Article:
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The silver lining of an incidental cancer diagnosis

Published November 7th, 2022

It’s a frightening thought. You’ve fallen off a bike and injured yourself, but the scan that was supposed to assess for damage to the ribcage discovered a mass in your right lung. Suddenly, a painful bone is no longer the most pressing concern. Could this unexpected mass be cancer?

This is what’s called an incidental finding. A test was done for one reason, but it picked up something different. Incidental findings are fairly common. Chest CTs result in them about 45% of the time1. With brain and spine MRIs, they occur about 22% of the time2. For combined imaging tests, the figure is about 24%3.   

Of incidental findings, about half are recommended for follow-up4,5, and of those, the percentage that end up being cancerous varies by body location. Suspicious incidental findings in the breast are cancerous about 40% of the time. In the ovaries, thyroid, and kidneys, it is 25% of the time, and in the colon or prostate, about 15% of the time2. But altogether, only ~10% of incidental findings are malignant2,5. Here at PHM, we have extensive experience assisting patients with incidental findings, including Larry, who was diagnosed with incidental gastric cancer.

How often is cancer diagnosis incidentally?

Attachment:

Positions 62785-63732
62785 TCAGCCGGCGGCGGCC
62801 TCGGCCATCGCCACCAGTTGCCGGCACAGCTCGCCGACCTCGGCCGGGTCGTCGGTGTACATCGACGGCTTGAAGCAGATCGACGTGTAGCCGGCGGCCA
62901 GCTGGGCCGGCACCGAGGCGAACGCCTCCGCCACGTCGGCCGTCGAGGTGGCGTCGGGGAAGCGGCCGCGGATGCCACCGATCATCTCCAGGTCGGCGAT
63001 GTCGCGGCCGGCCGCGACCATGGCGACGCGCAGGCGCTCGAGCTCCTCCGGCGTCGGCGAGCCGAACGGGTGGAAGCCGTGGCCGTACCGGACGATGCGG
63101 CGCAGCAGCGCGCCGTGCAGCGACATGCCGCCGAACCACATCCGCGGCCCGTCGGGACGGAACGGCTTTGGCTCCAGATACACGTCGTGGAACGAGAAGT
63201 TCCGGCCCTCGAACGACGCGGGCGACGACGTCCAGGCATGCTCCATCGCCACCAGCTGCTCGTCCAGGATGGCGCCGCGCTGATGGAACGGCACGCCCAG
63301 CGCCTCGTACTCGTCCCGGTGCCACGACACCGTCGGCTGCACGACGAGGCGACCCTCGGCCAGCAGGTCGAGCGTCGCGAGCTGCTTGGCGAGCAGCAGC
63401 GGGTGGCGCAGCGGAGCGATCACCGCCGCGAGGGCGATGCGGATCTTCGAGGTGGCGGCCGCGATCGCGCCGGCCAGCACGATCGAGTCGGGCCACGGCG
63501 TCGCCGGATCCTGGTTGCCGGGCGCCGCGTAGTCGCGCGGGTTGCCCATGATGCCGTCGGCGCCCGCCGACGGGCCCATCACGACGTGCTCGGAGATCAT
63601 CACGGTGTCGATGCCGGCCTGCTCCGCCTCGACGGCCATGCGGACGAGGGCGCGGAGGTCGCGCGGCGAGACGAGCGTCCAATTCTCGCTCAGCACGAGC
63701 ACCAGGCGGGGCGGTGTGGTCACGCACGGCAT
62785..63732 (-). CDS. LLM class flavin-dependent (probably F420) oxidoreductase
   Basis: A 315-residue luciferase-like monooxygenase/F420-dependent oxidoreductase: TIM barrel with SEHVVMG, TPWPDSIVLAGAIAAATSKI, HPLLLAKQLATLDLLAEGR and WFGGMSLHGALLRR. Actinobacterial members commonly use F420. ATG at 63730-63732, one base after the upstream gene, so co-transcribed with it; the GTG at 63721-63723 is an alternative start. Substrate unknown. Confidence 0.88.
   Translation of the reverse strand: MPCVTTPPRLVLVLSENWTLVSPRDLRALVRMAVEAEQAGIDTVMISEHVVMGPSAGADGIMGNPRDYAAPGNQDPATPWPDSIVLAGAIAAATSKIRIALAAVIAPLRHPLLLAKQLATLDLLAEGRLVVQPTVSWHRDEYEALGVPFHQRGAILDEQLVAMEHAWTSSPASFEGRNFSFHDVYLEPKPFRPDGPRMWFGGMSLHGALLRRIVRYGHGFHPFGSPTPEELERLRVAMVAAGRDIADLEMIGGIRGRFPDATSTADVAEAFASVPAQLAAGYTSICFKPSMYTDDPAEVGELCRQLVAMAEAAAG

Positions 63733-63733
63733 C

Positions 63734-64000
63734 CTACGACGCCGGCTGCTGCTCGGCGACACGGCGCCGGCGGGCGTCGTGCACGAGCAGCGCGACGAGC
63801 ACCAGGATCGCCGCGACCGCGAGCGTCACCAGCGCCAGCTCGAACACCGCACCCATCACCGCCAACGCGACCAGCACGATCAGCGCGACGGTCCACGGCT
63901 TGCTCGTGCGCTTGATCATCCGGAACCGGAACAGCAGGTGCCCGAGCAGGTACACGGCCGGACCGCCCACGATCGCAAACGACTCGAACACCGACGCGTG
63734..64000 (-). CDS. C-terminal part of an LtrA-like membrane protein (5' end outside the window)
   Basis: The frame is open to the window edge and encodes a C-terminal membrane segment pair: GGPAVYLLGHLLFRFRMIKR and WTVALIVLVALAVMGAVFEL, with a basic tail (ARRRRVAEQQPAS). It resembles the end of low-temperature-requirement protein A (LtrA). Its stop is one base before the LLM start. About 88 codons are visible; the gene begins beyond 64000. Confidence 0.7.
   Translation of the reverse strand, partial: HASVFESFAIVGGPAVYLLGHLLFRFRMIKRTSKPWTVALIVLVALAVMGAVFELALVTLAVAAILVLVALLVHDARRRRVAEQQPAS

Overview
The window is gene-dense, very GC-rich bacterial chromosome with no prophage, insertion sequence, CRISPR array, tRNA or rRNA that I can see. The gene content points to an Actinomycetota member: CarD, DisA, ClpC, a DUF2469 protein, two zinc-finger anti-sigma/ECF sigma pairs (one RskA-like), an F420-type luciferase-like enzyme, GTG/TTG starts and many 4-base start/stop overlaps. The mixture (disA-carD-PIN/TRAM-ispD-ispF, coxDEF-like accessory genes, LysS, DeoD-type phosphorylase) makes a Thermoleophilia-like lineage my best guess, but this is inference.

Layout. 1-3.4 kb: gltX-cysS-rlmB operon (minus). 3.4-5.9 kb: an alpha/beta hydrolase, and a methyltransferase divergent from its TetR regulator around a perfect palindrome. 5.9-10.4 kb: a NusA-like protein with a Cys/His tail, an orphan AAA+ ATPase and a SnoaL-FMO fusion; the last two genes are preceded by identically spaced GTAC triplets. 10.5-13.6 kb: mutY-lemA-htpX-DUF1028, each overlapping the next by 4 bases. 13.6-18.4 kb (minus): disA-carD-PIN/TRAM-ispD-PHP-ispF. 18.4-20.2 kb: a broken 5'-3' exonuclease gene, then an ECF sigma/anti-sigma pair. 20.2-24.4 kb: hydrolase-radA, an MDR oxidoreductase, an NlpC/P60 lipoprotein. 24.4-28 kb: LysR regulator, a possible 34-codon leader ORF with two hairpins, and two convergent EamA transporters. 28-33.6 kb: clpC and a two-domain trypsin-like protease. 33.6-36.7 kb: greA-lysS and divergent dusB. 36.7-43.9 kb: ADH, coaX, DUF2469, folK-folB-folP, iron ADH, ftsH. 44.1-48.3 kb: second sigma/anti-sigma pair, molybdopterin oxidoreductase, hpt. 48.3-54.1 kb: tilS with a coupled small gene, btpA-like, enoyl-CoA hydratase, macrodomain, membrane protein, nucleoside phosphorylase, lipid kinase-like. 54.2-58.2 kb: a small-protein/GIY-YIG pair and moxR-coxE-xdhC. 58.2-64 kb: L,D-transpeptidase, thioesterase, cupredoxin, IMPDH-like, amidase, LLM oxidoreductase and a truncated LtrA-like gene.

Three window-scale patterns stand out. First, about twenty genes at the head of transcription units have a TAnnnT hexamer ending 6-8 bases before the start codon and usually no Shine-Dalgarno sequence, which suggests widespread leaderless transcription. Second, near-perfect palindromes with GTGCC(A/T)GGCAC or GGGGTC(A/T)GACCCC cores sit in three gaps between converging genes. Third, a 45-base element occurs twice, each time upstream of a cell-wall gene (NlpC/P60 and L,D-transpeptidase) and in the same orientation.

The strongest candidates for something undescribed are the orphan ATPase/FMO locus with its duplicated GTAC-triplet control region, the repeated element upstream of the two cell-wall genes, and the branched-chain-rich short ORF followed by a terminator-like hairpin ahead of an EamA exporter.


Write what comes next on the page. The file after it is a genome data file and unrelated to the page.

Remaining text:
In the United States, about 70,000 people are diagnosed with cancer incidentally each year. This equates to about 4% of all cancer diagnoses6. However, the figure varies significantly across cancer types. Nearly 25% of leukemias are diagnosed incidentally, owing to routine blood tests. Other cancers more likely to be found incidentally include kidney (9% of total), lung (15%), and colorectal (13%). In these cases, they are often diagnosed either before or after an elective surgery or during investigations for unrelated clinical issues7.

An incidental diagnosis can have an upside

An incidental cancer diagnosis is shocking. The person often has experienced no symptoms but is now facing treatment that could involve surgery, radiation, and chemotherapy. These interventions significantly impact day-to-day life. And yet, there could be a silver lining.

Many cancers do not have robust screening protocols, including pancreatic, kidney, liver, lung, and others8. This means that many are only found when the tumor has spread and is causing noticeable symptoms. Indeed, overall, only about 25% of lung cancers are detected when the tumor is early stage, when treatment is much easier and more successful9. On the other hand, if lung cancer is detected incidentally by a CT scan, these numbers are inverted—approximately 70% are stage I, which equates to a much better outcome10. And this pattern is similar with other cancer types11-13.

Should more frequent imaging be standard procedure?

If incidental cancer discovery is linked to better outcomes, why not do frequent imaging screenings in the hopes of finding these cancers early?